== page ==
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Infant investments.

The infant mortality rate has by and large been steadily declining in the United States, but black babies still die at more than twice the rate of whites. The Centers for Disease Control reported in March that 9.8 babies had died by age I for every 1,000 live births in 1989; rolled into that figure is an infant mortality rate of 18.6 for black babies and 8.1 for whites. The white rate does not come off too badly when compared to, say, Australia (8) or Japan (leading the world at 5.0), but the black rate is worse than that of any European country except Yugoslavia (22) and Albania (52). And where the white mortality rate dropped 4 percent from 1988 to 1989, the black rate actually increased slightly.

At the same time, the Public Health Service reports a rise in low-weight births - no accident, as the decline in infant mortality is due to neonatal technologies that save babies who otherwise would be too small to live. Some 7 percent of all babies born in the United States weigh less than 5 pounds 8 ounces, the highest percentage in 13 years. That 7 percent accounts for 60 percent of all infant deaths in the U.S. and for 57 percent of the costs incurred for newborns (Washington Post, 2 April 1992).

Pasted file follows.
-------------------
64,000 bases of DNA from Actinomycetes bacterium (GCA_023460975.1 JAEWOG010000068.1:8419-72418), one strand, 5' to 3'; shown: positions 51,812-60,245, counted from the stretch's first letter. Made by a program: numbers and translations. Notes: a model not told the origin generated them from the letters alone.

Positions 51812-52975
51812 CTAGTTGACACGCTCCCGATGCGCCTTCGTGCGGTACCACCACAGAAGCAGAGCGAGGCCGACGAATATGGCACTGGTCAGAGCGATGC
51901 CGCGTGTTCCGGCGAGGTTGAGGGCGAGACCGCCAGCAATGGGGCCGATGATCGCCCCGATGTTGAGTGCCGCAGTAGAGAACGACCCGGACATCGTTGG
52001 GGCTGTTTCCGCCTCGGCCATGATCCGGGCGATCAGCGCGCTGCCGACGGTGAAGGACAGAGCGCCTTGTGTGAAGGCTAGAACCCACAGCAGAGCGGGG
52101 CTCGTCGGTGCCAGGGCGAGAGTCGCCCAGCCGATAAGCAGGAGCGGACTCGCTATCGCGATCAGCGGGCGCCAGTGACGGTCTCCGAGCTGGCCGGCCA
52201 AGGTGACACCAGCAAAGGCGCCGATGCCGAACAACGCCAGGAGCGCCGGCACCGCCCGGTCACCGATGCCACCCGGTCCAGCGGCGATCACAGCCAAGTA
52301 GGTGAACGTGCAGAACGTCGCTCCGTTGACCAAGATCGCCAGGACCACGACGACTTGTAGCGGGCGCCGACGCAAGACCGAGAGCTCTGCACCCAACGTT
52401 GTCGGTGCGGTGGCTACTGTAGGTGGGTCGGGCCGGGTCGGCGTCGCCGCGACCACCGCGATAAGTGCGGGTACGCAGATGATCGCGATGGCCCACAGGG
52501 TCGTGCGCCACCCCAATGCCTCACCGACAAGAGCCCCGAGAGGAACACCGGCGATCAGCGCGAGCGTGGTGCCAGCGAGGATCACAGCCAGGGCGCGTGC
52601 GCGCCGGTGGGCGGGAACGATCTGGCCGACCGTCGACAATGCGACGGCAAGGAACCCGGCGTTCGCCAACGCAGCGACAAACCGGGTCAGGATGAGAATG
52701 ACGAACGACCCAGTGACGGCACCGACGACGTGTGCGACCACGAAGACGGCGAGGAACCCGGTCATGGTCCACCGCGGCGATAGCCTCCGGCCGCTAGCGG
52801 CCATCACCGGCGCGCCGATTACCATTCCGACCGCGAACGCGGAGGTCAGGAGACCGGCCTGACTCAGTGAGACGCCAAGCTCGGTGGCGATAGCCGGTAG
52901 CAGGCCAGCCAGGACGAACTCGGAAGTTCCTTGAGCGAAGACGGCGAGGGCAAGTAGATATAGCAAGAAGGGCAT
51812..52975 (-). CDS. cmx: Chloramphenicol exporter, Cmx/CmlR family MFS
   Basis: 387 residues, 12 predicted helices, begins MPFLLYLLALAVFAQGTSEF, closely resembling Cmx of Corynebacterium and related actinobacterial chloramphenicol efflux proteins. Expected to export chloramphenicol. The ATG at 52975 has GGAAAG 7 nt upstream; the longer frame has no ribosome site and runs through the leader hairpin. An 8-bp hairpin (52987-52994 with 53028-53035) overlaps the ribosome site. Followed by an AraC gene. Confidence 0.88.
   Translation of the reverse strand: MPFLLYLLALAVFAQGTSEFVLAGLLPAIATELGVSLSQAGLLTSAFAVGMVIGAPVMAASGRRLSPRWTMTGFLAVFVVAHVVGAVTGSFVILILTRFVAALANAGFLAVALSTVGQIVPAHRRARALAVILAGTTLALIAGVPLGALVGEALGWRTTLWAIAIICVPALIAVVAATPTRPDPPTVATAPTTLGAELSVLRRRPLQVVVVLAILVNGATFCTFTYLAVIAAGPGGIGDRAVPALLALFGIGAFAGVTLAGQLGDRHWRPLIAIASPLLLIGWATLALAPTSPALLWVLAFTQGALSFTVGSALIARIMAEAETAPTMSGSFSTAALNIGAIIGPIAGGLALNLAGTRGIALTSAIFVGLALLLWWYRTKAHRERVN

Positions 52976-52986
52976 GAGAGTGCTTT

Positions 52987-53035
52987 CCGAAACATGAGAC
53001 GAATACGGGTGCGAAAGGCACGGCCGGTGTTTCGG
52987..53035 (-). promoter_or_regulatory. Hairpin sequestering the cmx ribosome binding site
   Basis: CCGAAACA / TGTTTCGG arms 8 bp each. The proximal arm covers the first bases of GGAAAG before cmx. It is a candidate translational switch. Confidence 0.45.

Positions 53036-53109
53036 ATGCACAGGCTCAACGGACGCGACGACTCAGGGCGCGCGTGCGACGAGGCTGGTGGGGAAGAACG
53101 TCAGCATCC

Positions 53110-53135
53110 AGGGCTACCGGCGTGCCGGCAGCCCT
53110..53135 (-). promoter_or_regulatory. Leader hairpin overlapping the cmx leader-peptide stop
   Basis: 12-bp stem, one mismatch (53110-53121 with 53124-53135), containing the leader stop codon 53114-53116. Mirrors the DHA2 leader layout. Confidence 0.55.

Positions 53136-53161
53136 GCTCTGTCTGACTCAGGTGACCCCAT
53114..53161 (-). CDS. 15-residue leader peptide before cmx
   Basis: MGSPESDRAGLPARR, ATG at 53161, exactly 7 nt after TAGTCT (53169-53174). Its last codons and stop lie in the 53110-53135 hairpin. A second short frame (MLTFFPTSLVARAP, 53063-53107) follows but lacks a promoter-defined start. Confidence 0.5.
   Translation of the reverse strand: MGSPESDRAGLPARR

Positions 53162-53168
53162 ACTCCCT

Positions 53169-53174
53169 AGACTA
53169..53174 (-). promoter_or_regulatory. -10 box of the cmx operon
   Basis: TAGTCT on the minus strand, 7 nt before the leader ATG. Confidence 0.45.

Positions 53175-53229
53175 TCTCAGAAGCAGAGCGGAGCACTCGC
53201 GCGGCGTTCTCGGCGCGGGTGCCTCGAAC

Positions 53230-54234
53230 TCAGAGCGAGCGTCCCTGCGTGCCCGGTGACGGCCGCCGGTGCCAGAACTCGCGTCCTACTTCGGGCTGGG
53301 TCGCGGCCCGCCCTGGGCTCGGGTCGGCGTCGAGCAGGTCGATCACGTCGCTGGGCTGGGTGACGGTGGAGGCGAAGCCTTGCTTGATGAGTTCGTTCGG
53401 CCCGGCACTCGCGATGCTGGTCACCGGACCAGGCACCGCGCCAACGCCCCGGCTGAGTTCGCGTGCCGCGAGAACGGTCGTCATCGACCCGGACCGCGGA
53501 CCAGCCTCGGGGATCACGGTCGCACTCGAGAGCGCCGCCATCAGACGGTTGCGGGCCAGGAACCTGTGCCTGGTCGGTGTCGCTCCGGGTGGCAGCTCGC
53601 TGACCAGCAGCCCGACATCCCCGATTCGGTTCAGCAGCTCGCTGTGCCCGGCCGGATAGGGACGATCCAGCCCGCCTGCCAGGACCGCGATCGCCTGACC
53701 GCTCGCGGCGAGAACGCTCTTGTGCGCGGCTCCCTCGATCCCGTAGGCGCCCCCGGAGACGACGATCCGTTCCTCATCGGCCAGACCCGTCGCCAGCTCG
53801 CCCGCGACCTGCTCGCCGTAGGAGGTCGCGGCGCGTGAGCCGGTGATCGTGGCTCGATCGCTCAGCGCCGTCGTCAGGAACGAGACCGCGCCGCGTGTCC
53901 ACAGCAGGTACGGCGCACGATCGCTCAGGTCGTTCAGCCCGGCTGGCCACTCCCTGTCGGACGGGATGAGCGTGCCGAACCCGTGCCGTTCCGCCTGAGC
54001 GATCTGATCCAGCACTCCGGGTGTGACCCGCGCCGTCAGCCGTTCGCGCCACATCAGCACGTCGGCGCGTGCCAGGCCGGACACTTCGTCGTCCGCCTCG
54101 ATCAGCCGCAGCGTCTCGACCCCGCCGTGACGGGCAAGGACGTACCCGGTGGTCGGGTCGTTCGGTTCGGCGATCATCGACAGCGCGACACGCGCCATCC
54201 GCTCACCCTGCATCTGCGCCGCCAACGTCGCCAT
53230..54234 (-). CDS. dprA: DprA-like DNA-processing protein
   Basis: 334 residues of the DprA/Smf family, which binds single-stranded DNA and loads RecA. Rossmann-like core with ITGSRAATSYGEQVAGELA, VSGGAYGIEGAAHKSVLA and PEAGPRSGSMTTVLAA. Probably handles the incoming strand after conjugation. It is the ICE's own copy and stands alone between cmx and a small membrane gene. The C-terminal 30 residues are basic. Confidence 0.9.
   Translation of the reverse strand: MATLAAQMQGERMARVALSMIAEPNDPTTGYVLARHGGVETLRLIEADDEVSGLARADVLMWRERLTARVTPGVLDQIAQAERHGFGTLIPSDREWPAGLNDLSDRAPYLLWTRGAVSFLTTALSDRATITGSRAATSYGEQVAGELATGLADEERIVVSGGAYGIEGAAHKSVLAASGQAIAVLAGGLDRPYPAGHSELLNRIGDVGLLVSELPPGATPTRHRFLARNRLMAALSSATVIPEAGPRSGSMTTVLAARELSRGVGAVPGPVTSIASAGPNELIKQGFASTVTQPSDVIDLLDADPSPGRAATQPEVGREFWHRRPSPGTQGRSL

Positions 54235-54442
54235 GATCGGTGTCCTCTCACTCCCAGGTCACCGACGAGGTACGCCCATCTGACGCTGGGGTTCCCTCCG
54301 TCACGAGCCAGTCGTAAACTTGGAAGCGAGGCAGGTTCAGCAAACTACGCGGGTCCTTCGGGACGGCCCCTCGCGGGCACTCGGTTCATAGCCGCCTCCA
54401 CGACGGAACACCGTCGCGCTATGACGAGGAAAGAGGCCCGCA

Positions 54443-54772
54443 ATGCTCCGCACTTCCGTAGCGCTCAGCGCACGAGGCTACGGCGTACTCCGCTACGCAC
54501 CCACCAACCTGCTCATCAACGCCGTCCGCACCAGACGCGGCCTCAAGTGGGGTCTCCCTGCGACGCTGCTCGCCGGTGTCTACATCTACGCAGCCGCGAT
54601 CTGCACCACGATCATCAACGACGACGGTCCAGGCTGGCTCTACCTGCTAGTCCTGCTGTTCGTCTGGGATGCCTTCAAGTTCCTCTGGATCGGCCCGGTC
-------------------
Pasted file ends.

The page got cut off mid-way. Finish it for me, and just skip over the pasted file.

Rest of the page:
The costs are staggering. As a Wall Street Journal headline trumpeted (1 May 1992): INFANT HEALTH WOES COST FIRMS AND EMPLOYEES $5.6 BILLION A YEAR. In extreme cases, the journal reports, medical costs for very low-birthweight babies have exceeded $1 million, as compared to $1,250 for the hospital care of a healthy newborn. The National Commission to Prevent Infant Mortality reports an average cost of about $21,000 to keep a low-birthweight baby alive.

An important cause of low-weight births is poor to nonexistent prenatal care. At the moment, 25 percent of pregnant women in the U.S. receive either no prenatal care or late care - the highest proportion in nearly twenty years. Teenagers and unmarried women are particularly unlikely to get care, yet they account for 27 percent of all births. What does it cost to give prenatal care to a pregnant woman? About $500. And for that you usually get a healthy baby.
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Author:Nelson, Hilde L.
Publication:The Hastings Center Report
Date:Jul 1, 1992
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